On CBC’s The National last week, Rex Murphy weighed in on Quebec’s student protests; the transcript can be found here, and the three-minute video here. He calls the protests “short sighted,” points out that Quebec already has the lowest tuition fees in Canada, and suggests the students’ actions are “crude attempts at precipitating a crisis.” He says they are the “actions of a mob,” are “simply wrong,” and should be “condemned.”
I am glad to learn that Mr. Murphy does not feel inhibited when it comes to expressing himself. However, I think his analysis would be stronger if it included a bit of nuance.
I would urge Mr. Murphy to consider the following:
First, as recently as 1979 in Canada, government grants covered 80 per cent of a university or college’s operating budget. Today, they cover approximately 50 per cent of a university or college’s operating budget. Times have certainly changed.
Second, indicators gathered from reliable survey data paint a troubling picture of living conditions for post-secondary students in Quebec. Relatively recent data suggest the following:
– 50 per cent of full-time undergraduate students in Quebec live on less $12,200 per year. This includes any funds from internal and external scholarships, money from co-op programs or internships, government grants or loans, money from family and child support.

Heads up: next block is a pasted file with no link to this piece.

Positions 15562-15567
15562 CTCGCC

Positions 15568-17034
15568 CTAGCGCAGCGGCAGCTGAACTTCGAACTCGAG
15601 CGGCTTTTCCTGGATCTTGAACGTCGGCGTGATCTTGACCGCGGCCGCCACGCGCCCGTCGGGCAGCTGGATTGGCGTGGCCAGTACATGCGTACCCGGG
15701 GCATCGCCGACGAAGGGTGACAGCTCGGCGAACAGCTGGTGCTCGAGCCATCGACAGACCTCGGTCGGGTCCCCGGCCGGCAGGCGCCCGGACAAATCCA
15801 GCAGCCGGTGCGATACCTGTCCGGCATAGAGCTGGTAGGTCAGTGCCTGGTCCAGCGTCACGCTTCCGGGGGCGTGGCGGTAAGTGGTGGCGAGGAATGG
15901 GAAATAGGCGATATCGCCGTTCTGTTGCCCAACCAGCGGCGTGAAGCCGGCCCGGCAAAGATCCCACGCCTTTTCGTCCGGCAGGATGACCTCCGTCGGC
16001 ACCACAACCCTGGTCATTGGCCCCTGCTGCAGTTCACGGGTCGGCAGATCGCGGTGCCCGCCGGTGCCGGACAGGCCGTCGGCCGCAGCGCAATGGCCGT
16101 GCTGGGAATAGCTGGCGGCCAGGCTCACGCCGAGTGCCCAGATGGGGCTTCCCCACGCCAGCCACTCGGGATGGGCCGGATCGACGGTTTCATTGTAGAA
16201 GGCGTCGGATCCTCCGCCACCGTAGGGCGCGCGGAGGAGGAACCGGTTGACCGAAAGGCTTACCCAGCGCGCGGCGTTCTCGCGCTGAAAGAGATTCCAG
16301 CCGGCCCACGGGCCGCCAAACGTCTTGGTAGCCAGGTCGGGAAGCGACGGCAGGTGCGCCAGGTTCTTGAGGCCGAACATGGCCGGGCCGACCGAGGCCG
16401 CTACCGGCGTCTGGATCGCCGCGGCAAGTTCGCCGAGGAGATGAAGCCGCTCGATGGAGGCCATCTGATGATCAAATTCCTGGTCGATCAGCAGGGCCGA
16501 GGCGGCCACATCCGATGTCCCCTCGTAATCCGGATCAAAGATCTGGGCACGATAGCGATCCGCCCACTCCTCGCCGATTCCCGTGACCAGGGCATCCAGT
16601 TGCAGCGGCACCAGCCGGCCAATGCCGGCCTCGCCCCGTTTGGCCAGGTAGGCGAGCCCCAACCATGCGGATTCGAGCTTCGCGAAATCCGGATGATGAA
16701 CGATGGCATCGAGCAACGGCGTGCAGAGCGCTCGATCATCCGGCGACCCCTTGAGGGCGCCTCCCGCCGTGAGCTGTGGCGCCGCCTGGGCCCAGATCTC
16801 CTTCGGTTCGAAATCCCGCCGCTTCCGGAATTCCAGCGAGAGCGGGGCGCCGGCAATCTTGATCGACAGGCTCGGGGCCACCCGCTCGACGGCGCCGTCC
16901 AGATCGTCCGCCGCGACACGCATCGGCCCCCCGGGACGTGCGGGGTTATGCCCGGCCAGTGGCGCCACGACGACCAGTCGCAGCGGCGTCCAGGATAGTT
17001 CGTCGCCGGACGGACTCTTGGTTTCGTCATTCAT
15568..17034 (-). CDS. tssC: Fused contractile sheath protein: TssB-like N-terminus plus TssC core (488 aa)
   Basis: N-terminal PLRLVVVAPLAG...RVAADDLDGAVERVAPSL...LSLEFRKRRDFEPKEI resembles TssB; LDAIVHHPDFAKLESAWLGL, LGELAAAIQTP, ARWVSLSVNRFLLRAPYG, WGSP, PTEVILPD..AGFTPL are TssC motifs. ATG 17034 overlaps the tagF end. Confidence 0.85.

– 40 per cent of undergraduate students in the province receive no financial assistance whatsoever from their family members.
– More than 80 per cent of Quebec’s full-time undergraduate students are gainfully employed. Of those who are gainfully employed, roughly half work more than 15 hours per week.
– Two-thirds of full-time undergraduate students in the province do not live with their parents.
– 20 per cent of Quebec’s full-time undergraduate students over the age of 24 have at least one child of their own.
– More than half of full-time undergraduate students in Quebec receive no financial aid whatsoever.
– 57 per cent of Quebec’s full-time undergraduate students pay more than 30 per cent of their income on housing. (Note: Canada Mortgage and Housing Corporation considers a household to be in “core housing need” if it cannot find suitable, adequate housing in the local market without paying more than 30 per cent of its income on housing.)
Third, Quebec’s lower tuition fees appear to bring about positive outcomes. Though Quebec does have the lowest tuition fees in Canada, it also has higher post-secondary participation rates than in the rest of Canada. It should also be noted that students in Quebec typically graduate with considerably lower student debt than their counterparts in Ontario, which has the highest tuition fees in Canada.
What’s more, in Newfoundland and Labrador, where the provincial government has increased funding for post-secondary education in recent years and reduced tuition fees such that they are now among the lowest in Canada (almost as low as Quebec), enrollment has increased quite substantially, and student debt has decreased very substantially.
Clearly, there is more to the Quebec student protests than meets the eye. One can choose to condemn them. One can also seek to understand them.
This article was first posted on The Progressive Economics Forum.